Nigel Farage has said it is ok for mothers to breastfeed in public, as long as they do not do so in an "ostentatious" manner.
Earlier this week a mother described her humiliation after she was asked to cover herself with a napkin while breastfeeding at Claridge's in London. The hotel faced a backlash for its treatment of the family.
Speaking on LBC radio this morning, the Ukip leader suggested mums should "sit in the corner" of a room to feed their child, rather than out in the open.
"Given that some people feel very embarrassed by it, it isn’t difficult to breastfeed a baby in a way that’s not openly ostentatious," he said. "Or perhaps sit in the corner, or whatever it might be – that's up to Claridge’s."
David Cameron's official spokesperson said the prime minister disagreed and that it was "totally unacceptable for any woman to be made to feel uncomfortable breastfeeding in public."
Labour's shadow home secretary, Yvette Cooper, said that after his LBC interview, "Nigel Farage should sit in a corner".
On Tuesday Louise Burns, 35, tweeted pictures of herself feeding her 12-week-old baby with a large napkin draped over them while having a Christmas tea treat at the hotel with her mother and sister.
"I started feeding her very discreetly when the waiter hurried over with a huge napkin, knelt down and said it was policy to cover up,” she told the Guardian. "My initial reaction was to burst into tears. This was my third baby. I had trouble breastfeeding the first two but this was going well. I didn’t expect to be admonished in a central London hotel."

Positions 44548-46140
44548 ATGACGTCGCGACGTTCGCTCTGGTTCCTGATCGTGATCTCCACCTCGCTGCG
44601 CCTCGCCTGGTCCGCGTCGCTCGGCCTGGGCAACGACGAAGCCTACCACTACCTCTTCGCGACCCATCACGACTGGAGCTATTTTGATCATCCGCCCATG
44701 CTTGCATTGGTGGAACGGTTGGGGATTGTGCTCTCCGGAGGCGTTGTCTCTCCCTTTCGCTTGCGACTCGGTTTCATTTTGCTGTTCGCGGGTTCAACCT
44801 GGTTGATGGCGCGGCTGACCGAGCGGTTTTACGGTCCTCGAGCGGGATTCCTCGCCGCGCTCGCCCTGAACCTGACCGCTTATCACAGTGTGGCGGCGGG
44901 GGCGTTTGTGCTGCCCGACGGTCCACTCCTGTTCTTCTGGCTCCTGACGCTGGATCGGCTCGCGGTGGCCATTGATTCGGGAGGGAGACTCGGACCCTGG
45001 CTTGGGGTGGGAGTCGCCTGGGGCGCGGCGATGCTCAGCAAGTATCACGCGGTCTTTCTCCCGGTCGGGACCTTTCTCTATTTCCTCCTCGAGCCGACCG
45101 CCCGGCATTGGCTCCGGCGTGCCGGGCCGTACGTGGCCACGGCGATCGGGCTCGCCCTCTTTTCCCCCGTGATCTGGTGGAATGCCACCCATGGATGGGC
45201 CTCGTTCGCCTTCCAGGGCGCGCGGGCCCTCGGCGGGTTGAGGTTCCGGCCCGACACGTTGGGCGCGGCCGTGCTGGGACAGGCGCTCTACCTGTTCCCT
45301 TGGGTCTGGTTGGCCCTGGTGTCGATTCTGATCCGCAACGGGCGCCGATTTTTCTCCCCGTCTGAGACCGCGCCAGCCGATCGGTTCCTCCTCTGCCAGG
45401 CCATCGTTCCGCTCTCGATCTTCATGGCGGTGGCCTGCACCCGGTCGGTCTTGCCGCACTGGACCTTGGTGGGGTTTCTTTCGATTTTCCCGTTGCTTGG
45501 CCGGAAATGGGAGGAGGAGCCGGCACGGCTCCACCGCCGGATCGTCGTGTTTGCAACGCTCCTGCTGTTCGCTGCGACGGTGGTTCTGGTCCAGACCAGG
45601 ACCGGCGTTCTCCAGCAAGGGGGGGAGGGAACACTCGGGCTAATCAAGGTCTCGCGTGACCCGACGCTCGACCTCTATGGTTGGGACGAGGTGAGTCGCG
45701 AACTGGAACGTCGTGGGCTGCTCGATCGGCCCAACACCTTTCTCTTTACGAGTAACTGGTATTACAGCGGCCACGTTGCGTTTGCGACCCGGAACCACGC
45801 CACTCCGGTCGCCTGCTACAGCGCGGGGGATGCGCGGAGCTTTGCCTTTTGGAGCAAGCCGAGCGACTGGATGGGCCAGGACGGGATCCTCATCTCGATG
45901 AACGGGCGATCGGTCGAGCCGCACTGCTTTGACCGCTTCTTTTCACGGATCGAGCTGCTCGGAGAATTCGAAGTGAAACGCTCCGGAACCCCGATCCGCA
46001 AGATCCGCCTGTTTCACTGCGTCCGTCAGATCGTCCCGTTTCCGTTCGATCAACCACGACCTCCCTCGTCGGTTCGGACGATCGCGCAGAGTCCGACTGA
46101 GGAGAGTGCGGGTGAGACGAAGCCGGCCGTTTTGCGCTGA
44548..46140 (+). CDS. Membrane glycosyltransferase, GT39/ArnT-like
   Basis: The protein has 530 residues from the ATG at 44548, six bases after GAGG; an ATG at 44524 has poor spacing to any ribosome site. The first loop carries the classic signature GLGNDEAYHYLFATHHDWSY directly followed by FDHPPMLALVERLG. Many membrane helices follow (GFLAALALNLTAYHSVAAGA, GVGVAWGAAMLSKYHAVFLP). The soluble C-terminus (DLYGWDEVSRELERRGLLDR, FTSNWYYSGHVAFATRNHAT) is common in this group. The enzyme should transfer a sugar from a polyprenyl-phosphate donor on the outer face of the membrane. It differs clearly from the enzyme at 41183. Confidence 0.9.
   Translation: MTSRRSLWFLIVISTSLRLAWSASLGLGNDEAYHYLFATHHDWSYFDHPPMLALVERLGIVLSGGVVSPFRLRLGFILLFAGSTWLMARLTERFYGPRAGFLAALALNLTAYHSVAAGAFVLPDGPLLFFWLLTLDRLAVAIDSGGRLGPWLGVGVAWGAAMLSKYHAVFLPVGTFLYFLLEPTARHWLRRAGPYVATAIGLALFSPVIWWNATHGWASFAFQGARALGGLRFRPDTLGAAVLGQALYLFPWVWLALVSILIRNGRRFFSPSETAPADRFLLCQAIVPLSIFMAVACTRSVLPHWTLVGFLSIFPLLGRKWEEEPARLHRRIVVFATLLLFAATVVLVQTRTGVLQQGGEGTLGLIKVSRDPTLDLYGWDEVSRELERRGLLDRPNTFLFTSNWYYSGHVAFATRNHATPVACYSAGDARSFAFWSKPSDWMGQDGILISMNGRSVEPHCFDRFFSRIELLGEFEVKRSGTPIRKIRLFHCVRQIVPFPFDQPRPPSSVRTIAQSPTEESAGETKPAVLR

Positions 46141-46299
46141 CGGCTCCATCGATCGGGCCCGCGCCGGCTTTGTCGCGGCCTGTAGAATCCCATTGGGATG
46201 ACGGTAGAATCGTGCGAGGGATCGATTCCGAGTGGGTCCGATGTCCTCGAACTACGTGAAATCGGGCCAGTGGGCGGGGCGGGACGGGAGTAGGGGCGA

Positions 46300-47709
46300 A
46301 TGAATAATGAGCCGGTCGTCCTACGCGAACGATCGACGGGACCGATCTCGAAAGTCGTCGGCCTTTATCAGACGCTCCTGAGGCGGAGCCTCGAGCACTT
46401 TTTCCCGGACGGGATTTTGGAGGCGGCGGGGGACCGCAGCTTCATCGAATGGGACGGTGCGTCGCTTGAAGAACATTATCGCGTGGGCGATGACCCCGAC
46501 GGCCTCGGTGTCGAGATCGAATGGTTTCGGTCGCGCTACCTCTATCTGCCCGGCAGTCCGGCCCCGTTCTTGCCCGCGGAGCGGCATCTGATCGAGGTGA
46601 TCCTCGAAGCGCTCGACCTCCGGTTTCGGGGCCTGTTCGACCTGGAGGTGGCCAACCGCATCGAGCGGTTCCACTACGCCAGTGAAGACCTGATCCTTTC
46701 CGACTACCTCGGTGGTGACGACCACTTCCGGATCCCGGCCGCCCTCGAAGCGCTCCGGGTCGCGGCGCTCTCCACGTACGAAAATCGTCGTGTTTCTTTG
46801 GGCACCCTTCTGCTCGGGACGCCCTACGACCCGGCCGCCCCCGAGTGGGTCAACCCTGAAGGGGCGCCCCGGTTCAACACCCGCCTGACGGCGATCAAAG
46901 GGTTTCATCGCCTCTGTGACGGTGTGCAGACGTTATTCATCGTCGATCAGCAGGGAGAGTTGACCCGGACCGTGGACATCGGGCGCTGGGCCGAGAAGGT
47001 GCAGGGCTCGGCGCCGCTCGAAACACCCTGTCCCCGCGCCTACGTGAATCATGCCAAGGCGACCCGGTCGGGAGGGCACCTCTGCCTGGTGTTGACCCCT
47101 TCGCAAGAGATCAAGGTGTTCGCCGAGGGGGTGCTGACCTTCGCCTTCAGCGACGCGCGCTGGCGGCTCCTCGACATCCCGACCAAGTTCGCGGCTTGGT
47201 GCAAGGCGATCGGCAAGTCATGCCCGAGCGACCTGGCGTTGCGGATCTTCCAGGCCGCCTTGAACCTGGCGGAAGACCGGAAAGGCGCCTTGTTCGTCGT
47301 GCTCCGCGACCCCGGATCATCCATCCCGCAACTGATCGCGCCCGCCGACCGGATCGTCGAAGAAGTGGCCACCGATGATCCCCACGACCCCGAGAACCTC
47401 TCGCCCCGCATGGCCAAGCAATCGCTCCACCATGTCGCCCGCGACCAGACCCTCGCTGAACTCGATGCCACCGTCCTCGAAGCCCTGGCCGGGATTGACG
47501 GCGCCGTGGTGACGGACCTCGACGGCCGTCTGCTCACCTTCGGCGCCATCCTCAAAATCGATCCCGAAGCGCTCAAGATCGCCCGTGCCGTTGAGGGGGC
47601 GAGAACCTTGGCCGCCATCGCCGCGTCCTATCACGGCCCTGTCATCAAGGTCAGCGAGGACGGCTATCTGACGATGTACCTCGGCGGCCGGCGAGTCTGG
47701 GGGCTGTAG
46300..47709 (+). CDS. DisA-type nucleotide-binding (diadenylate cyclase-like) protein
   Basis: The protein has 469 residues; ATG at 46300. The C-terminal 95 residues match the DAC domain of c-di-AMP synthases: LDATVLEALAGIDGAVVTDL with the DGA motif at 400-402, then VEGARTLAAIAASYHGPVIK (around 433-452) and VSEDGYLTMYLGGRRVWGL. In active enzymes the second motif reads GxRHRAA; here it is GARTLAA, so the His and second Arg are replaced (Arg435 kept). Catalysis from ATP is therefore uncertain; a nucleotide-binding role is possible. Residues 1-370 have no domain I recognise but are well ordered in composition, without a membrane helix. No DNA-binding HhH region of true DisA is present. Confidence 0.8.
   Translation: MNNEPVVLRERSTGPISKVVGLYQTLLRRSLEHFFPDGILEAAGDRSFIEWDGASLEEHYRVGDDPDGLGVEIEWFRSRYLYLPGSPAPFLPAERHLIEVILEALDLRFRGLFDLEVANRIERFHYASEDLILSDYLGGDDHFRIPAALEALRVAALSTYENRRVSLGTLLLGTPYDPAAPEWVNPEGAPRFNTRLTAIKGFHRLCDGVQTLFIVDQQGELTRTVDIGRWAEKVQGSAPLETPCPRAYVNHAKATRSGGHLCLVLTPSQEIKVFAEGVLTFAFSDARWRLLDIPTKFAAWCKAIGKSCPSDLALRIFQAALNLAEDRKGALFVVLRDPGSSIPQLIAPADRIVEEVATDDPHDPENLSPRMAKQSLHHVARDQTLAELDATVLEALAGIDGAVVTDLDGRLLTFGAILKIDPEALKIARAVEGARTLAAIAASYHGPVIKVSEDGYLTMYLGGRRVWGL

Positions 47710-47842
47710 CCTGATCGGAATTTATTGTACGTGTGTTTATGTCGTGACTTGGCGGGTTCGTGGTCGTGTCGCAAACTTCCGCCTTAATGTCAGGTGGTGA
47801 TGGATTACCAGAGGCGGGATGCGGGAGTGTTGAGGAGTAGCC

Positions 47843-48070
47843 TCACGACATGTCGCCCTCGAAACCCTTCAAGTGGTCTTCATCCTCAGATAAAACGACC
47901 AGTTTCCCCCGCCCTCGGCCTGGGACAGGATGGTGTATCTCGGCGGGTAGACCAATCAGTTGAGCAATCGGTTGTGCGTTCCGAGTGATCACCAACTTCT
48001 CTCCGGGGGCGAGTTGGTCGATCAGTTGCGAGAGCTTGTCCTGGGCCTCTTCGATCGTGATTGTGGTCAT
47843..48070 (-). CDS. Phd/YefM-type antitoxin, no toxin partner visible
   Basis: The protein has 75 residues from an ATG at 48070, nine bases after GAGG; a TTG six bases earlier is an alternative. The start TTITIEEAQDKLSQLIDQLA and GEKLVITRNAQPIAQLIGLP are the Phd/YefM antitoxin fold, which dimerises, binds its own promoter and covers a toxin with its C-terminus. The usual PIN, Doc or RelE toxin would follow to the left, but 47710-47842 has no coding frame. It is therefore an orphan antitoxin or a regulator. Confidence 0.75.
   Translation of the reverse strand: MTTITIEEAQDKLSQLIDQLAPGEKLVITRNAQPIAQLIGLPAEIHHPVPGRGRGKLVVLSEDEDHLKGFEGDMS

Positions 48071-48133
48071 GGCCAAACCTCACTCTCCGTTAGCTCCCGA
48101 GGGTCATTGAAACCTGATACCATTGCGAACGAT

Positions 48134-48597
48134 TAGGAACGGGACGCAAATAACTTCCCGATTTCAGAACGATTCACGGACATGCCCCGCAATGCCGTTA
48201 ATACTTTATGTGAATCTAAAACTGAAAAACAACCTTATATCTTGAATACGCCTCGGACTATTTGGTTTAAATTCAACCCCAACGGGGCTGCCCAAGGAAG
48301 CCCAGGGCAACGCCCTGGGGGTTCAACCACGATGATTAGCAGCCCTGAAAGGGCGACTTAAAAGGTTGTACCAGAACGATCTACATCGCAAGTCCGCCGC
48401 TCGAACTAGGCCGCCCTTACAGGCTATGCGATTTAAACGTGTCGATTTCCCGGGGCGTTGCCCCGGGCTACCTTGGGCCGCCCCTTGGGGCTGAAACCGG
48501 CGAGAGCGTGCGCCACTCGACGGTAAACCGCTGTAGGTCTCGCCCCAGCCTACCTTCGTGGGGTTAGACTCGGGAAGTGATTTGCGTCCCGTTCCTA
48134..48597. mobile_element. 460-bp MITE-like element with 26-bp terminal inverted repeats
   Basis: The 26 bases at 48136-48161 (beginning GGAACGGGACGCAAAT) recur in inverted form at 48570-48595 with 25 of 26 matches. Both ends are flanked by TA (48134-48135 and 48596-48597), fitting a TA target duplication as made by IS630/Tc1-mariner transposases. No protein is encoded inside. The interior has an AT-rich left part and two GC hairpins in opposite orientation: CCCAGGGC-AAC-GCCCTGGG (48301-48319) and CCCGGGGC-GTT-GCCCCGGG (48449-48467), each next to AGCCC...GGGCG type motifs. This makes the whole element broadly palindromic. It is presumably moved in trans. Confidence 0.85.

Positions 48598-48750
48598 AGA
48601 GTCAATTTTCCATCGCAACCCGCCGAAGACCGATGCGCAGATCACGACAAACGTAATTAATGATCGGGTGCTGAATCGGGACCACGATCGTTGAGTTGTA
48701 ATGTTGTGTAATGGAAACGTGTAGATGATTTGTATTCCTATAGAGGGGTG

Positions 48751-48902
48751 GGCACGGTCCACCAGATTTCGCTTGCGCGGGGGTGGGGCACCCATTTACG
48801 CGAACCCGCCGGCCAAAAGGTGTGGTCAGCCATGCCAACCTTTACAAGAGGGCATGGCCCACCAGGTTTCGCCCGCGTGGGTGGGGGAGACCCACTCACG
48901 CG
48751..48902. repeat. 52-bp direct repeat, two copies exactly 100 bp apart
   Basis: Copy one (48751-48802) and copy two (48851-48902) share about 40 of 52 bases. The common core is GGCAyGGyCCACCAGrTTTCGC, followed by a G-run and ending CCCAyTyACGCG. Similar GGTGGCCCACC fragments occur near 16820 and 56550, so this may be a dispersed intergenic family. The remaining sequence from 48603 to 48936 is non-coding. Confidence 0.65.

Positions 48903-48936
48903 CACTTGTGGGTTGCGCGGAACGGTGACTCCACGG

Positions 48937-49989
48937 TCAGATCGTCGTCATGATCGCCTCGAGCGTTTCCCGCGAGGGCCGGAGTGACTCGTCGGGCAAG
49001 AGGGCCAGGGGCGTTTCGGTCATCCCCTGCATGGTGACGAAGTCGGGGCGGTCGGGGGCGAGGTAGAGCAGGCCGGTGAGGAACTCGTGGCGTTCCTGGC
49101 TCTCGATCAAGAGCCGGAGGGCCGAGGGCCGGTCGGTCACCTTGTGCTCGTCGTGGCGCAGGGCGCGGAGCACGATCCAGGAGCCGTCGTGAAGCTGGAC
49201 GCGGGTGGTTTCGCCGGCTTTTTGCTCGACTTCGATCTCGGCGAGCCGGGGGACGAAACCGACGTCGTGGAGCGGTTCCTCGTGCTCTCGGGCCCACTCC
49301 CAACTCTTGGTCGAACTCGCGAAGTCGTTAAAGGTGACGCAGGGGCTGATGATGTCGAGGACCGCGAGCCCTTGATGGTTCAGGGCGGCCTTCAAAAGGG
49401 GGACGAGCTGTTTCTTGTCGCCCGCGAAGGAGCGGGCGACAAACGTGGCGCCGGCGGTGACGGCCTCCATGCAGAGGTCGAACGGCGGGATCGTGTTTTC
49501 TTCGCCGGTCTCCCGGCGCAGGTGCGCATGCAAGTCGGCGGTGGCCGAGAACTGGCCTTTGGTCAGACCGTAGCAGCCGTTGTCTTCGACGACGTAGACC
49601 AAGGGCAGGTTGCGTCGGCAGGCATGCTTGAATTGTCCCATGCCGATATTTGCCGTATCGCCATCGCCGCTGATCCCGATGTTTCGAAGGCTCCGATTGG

Yesterday Nick Clegg also told LBC that people should "ease up and be a bit more relaxed" about mothers breastfeeding in public.
Farage responded to the backlash against his comments by suggesting it was a "pure fabrication by media".
Farage's comments come as new research showed encouraging mothers to breastfeed for longer could improve their health and also save the NHS more than £40m a year.
A report by a team of researchers led by Brunel University said the savings would come from reducing common childhood illnesses and also cutting the risk of women developing breast cancer over their lifetime, which is said to be linked to low rates of breastfeeding.
The study, published online in Archive of Disease in Childhood, suggested £11m could be saved by cutting the occurrence of infections in babies if women who exclusively breastfed for one week were to keep going for four months.
And doubling the number of mothers who breastfeed for between seven and 18 months would save £31m due to the lower estimated number of those women developing breast cancer.